(CNN) -- Women at two Kansas colleges are on edge after warnings that the same man may have raped 13 women at the schools in the last eight years.
Kansas Attorney General Steve Six says each victim has described her attacker in a similar way.
The University of Kansas and Kansas State University have alerted students to possible danger for those who stay in town during spring break, which starts Monday.
Thirteen rapes have happened during breaks in the school year in the last eight years near the colleges. Eight happened near Kansas State University in Manhattan. Five happened about 85 miles away, in Lawrence, where the University of Kansas is located.
Investigators say the same person may be responsible for all 13 rapes.
Students like Carly Wagner, a senior at Kansas State, are taking precautions. She said she and her roommates already make sure to look out for each other.
"None of us ever walk alone at night. We go pick each other up or make sure that there's no case where you have to be alone at night," she told CNN affiliate WIBW.
The Kansas attorney general, Steve Six, said Wednesday that similarities in the attacks lead investigators to believe they may be looking for the same person. Those similarities include "the age of the victims, the location of the rapes in off-campus housing" and "the fact they occurred during breaks in the school session."
In addition, each victim has described her attacker in a similar way. Investigators are looking for a white man in his twenties of average height and weight. He has also been reported to have covered his face during the attacks, Six said.
The University of Kansas sent an e-mail to students Monday warning those staying on campus for spring break.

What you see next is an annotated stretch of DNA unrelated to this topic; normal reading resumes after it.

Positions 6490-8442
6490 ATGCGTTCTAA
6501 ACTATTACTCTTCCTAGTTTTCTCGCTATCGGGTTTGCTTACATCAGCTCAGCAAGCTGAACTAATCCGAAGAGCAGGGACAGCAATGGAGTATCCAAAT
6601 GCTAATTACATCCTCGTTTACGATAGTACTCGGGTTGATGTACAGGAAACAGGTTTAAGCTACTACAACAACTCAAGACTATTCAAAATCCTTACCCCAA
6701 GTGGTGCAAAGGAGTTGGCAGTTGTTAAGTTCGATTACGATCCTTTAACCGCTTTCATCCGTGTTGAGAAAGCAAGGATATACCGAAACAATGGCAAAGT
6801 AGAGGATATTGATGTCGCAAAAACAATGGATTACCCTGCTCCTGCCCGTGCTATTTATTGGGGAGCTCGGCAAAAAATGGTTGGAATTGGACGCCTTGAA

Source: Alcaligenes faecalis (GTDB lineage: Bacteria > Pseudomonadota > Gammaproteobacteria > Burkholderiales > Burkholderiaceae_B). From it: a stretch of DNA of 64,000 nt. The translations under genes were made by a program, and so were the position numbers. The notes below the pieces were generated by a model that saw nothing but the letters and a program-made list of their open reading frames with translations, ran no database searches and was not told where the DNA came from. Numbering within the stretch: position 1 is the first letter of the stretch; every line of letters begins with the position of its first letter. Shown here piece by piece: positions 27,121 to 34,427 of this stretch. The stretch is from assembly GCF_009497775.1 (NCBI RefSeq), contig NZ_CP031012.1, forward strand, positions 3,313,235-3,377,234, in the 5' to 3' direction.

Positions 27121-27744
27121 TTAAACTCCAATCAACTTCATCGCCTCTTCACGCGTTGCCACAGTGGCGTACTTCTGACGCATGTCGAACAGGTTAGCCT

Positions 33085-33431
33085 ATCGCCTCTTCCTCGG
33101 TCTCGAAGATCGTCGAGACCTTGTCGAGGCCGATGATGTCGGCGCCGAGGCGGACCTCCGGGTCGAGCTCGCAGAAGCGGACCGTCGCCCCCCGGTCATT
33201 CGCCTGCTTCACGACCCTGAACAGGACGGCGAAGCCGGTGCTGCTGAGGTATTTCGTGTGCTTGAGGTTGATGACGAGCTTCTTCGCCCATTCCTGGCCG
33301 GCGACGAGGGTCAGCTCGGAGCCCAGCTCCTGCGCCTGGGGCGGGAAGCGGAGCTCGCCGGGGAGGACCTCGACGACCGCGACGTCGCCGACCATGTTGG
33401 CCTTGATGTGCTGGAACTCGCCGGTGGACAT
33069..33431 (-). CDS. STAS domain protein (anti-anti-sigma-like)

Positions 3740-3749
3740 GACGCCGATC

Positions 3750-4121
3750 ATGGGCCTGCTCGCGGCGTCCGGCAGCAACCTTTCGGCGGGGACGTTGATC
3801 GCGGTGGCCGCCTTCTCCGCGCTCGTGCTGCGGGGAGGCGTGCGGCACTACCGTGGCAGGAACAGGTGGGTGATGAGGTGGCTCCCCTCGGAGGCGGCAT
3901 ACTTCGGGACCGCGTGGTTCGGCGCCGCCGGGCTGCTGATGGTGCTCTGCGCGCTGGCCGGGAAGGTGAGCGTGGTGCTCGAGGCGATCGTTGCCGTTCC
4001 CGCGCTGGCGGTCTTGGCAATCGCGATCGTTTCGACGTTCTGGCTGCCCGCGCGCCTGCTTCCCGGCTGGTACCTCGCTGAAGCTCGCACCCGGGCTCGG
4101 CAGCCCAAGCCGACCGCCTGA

"If staying in Lawrence, students should take reasonable precautions, as some reported sexual assaults and other crimes have occurred during breaks," read the warning, which did not refer specifically to the past rapes.
The University of Kansas also posted recommendations on its Web site, including checking locks on home and apartment doors, walking in groups and knowing the location of campus emergency buttons.
The specific dangers during college breaks have been on the university's radar for some time, says Jill Jess, a university spokeswoman. Before winter break, the university offered free self-defense classes to students as a result of the past attacks, she said.
Kansas State warned its students, faculty and staff of the past attacks in an e-mail last month. It was the second e-mail that campus officials have sent out in recent years regarding the rapes.
"It's scary to walk around campus or be on a college campus not knowing at night what goes on and who can be around," one student told CNN affiliate KTKA.
The Kansas State Women's Center has also been working diligently over the past year to make students aware of the rapes, said Mary Todd, the center director.
She has worked with some of the victims and has learned from their accounts that there was often no sign of forced entry. This has led her to believe the attacker entered residences during the day, when a lot of students feel safe leaving doors unlocked. By emphasizing such details, she said, the center hopes students will keep their doors locked.
The Women's Center and a group called Wildcats Against Rape have distributed pamphlets at campus buildings as well as several off-campus locations.
The attorney general's office warned the entire community Wednesday.
"We encourage women to be safe, but we encourage everybody in the community to also look out," Six said. "Look out for your friends, call if you see something suspicious and just be vigilant during the spring break time."
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